Consumer vs. Conscience: The Schadenfreude of Disney World

By Sophie Steinberg

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A side view of the Magic Kingdom Castle.

Cold and exhausted after going on soaking river rapids, I began to make my way over a to another part of the Animal Kingdom park. I had just waited over an hour for a 10-minute ride that left me drenched. My trip to Disney World had been thrilling in theory, but I had no idea how much of my time here would be spent simply waiting. While crossing a mostly-plaster “wooden” bridge, I noticed a little button sitting on the railing. I pushed the button immediately, hoping for a “Disney surprise” (maybe Cinderella would pop out of tree) when suddenly, a giant water cannon turned on and sprayed various line-waiters and riders beneath the bridge. I was stunned. Then I pressed the button again. And again. When my father caught up to me and saw me soaking tourists, all of whom were unaware of the angsty teenager behind the water raining down on them, he uttered one word: “Schadenfreude.”

Have you ever felt excited when the know-it-all in your class gets a bad grade or when your least favorite teacher falls ill, and wondered why?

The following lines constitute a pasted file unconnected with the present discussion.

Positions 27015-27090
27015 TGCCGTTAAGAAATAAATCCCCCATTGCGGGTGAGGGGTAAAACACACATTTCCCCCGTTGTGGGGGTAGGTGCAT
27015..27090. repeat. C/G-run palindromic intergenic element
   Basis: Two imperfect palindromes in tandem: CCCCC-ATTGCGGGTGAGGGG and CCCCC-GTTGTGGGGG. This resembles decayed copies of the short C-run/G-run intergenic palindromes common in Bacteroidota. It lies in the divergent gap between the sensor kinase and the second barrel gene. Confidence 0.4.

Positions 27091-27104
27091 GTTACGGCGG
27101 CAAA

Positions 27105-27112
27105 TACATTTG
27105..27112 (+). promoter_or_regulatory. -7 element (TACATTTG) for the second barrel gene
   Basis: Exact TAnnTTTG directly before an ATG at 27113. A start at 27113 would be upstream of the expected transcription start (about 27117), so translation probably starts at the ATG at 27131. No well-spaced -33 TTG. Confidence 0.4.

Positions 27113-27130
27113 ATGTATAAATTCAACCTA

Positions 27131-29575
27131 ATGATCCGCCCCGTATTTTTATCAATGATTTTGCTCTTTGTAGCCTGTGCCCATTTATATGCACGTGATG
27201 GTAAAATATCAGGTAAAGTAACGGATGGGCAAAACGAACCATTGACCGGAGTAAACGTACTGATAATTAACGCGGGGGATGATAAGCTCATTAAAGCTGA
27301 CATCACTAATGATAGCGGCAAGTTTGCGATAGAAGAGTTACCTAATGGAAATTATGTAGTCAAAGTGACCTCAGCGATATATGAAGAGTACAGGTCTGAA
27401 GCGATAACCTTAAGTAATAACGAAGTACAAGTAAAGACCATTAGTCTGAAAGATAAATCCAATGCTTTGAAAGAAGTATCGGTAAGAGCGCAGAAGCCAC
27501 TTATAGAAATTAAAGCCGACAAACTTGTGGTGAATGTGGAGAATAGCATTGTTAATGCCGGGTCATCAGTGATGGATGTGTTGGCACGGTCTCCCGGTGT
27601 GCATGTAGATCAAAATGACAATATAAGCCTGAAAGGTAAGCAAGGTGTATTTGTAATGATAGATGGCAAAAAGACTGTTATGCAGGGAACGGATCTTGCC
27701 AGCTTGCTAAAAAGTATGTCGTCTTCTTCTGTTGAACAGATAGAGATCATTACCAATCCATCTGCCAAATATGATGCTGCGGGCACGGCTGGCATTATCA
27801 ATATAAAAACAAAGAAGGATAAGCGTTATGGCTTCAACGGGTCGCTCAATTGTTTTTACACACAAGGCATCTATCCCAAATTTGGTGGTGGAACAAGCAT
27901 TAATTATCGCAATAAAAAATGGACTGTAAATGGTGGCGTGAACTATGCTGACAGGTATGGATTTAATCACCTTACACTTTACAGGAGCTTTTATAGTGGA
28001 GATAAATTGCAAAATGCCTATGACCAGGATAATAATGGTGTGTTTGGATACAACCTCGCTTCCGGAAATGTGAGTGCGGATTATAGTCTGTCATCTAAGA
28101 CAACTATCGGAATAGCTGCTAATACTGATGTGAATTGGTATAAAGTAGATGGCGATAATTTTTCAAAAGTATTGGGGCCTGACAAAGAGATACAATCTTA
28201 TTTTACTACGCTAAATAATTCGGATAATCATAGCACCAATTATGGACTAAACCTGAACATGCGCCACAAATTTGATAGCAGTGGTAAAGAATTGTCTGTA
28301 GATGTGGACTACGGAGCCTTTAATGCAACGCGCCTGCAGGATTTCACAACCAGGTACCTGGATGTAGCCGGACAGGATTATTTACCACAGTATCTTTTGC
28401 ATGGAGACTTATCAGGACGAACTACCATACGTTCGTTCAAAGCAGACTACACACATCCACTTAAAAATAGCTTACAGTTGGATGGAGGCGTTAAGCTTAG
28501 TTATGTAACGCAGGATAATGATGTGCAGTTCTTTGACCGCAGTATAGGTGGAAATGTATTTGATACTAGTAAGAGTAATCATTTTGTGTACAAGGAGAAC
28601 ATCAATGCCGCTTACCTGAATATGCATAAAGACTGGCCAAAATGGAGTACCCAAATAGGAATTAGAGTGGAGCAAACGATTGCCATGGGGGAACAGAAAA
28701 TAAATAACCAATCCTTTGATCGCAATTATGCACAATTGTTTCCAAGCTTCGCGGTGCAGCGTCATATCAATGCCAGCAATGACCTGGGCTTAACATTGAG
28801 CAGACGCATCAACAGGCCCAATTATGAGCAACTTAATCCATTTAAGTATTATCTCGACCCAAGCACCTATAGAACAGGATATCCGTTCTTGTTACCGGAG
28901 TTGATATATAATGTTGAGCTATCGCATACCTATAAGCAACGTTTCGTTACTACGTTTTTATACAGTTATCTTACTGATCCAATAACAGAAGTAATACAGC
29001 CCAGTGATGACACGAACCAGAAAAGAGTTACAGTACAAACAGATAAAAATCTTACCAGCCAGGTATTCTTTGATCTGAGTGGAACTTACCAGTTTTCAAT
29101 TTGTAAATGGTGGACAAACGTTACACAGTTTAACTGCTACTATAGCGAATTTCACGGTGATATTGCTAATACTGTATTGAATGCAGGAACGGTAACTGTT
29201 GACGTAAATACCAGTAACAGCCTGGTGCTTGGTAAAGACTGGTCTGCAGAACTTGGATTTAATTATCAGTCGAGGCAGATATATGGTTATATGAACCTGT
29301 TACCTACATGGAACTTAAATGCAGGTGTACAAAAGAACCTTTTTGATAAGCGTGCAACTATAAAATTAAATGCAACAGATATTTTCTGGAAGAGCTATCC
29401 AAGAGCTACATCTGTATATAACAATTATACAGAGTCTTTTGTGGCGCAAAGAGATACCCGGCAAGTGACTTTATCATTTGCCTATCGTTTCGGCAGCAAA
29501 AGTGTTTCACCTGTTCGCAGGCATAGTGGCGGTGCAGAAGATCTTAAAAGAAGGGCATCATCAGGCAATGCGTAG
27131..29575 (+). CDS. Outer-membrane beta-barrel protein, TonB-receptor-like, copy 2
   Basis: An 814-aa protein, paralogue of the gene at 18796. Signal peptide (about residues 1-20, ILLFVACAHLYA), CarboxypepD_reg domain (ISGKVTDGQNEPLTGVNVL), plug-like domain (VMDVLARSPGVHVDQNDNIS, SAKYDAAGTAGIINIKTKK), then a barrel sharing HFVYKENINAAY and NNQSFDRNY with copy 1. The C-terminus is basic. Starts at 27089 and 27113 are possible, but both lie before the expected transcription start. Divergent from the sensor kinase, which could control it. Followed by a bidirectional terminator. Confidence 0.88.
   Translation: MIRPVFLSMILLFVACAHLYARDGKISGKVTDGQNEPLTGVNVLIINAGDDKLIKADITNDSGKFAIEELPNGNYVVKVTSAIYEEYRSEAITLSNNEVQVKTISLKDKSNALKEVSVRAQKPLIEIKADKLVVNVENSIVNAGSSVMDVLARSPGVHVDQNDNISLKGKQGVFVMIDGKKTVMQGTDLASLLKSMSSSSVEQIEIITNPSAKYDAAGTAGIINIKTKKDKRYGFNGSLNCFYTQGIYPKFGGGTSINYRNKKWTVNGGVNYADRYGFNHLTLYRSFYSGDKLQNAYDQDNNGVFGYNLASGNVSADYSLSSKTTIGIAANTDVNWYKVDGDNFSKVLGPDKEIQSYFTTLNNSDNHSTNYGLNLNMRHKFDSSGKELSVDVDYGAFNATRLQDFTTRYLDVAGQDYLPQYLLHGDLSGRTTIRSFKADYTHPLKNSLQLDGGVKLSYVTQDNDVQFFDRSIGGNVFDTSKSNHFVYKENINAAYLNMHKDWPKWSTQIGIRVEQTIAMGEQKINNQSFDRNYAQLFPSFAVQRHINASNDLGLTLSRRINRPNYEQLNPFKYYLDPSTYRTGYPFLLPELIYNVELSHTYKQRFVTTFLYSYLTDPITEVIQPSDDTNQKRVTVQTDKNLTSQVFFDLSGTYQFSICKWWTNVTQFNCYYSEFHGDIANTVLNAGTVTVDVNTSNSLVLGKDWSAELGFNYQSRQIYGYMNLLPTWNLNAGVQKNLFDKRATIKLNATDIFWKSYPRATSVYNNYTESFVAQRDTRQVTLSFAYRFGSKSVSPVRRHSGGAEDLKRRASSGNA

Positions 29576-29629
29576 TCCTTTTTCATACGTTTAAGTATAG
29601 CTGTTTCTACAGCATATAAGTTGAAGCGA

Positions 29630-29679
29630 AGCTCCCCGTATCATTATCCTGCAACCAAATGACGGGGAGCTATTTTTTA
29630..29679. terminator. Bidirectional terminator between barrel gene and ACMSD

Here I was, staying in the “most magical place on earth,” and I couldn’t help but act like a villain. Simply put, it was schadenfreude: according to Merriam-Webster, schadenfreude is the “enjoyment obtained from the troubles of others.” The prefix, “schaden,” means harm and the suffix, “freude,” means joy. The word literally translates “harm-joy.”

As my time in Disney World continued, I began to notice the feeling more frequently. When I had Fastpass, a special ticket that allows you to go on an expedited line for a ride, I found myself vindictively looking down upon those in the regular line. Yet when forced to wait in the regular line myself as savvier park-goers went ahead, I felt demeaned. I also envied the people staying at fancier resorts when their bus stops were conveniently located right outside the park, and mine was a quarter of a mile away. I constantly craved a sense of superiority. And the more I analyzed every guest’s status, itinerary, and hotel, the more I came to see Disney World as a microcosm of the class rivalry beyond the park’s walls.

On Disney World’s website, one finds four types of resorts: Value Resorts, Moderate Resort, Deluxe Resorts, Deluxe Villa Resorts. The Value Resorts range from $110-$180 dollars a night, while the Deluxe Villas range from $503-$1,420 a night. Resorts often categorize visitors by designating the type and location of their theme park transportation. Resorts are also used to make dinner and theater reservations, occasionally determining your seating in these locations.

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Left: A view of Cinderella’s castle in Magic Kingdom.

Right: A statue of Disney’s founder, Walt Disney, and his creation, Mickey Mouse.